How about sausages?
Here's one meat product that's still healthily high in fat - although that abomination the "low-fat sausage" is making its way onto the supermarket shelves.
Dried ones, like salami, can be problematic. Some modern ones have a heck of a lot of dextrose or other sugar added, and they use nitrites for pickling rather than salt, which is safer. You also find skim milk powder. Now skim milk powder is from milk that has been spray dried at high heat, which does some very nasty things to it (even it's said creating carcinogens). Besides, some people may be allergic to milk.
So how about ordinary sausages for cooking? You can get decent sausages with a high meat and fat content and not a lot of fillers like rusk or other forms of cereal in them and not too many additives. It's amazing how they adulterate our food! Or you could make them. (Really, when you begin to look into it, it becomes clear that eating properly involves far more work in the kitchen. You have to do a lot yourself.)
There's no such thing as a convenience food, if having health that's undermined is inconvenient to you.
So any recipes for home-made sausages? I think I've probably got the odd one in books that I've never used, but I'd love to hear what others do.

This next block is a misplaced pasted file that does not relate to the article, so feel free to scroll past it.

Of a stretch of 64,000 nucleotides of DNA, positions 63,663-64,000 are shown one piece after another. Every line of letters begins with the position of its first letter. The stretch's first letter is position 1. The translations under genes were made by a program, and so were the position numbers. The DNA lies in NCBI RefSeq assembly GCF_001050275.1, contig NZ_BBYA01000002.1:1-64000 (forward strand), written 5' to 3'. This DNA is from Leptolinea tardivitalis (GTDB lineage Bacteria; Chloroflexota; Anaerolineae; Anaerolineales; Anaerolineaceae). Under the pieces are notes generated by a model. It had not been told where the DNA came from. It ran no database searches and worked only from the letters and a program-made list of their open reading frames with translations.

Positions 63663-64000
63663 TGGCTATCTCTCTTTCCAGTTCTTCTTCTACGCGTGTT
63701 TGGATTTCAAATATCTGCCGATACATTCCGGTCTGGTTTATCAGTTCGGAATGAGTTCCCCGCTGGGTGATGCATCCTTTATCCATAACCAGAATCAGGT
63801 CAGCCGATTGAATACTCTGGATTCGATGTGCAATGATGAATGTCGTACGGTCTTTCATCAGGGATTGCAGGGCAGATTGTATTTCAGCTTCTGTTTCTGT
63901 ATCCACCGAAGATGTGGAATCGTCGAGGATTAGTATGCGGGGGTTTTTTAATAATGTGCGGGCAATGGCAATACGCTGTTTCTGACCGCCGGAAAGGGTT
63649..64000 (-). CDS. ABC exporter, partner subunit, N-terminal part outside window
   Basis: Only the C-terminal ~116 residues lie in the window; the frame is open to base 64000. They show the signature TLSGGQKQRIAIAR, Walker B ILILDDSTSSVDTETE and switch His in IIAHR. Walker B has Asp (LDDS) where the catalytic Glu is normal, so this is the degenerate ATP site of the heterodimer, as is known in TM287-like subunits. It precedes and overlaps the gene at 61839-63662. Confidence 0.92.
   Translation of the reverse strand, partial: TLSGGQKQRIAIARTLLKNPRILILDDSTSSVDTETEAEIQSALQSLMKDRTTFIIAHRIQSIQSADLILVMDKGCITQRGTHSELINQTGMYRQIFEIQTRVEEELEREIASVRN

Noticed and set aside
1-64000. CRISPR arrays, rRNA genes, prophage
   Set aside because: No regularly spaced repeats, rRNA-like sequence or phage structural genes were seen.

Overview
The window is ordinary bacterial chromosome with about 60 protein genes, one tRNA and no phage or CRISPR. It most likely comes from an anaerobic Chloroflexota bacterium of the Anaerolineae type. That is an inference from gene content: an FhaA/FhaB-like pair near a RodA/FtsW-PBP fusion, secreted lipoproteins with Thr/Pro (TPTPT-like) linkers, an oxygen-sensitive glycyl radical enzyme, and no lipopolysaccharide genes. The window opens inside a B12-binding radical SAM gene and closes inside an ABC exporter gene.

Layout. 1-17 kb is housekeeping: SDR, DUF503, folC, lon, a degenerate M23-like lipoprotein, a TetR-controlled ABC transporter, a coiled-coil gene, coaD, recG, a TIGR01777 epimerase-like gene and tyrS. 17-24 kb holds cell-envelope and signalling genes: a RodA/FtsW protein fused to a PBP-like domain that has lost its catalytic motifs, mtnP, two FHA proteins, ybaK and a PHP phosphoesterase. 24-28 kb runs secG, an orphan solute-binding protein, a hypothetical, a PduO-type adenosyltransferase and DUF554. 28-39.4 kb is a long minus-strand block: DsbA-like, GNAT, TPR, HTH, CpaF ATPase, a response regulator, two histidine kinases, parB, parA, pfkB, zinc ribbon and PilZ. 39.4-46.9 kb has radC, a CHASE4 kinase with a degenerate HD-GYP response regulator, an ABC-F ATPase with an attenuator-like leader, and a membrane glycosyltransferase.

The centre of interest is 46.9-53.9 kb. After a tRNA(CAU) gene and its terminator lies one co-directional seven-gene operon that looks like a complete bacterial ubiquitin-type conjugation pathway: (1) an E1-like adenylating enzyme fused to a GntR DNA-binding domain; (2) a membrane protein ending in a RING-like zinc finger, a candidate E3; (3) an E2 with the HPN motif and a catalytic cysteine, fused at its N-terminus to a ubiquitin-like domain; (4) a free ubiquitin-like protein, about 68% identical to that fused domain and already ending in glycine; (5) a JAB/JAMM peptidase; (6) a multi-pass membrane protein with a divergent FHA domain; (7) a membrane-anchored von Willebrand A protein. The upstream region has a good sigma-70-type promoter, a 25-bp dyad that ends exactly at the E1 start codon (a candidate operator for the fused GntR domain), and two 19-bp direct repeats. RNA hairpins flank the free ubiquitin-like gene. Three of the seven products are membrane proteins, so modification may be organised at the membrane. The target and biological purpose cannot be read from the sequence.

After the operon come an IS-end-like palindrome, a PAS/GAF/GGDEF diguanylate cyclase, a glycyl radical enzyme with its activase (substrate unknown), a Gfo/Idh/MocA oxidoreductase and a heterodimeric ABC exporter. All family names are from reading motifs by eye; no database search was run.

And how about cooking them? The traditional way is frying them, slowly and gradually, usually in lard.
You can't use a non-stick pan. We know that breakdown products from non-stick pans - types of fluoride compounds - have even been found in newborn babies. We also know these compounds interfere with pathways in the brain.
So it's cast iron or pressed steel or enamel, probably the first being easiest. And plenty of shaking and turning to stop them sticking. Or do people not like the mess it makes of the pan? (If making your own at home I suppose you might skip the casing and make them flat like a hamburger patty. Without the casing they might not stick.) How might you cook them besides that?
A George Foreman "lean mean grilling machine" is obviously out. Sorry George: we don't want the fat to run out. (Nor do we want your non-stick surface.) I shan't even mention that abomination the microwave.
Then there's baking in the oven, which some people do - seems to me that dries them out. Or I guess you could fry them up a bit for colour and then poach them in water or stock.
So how do people like to cook theirs?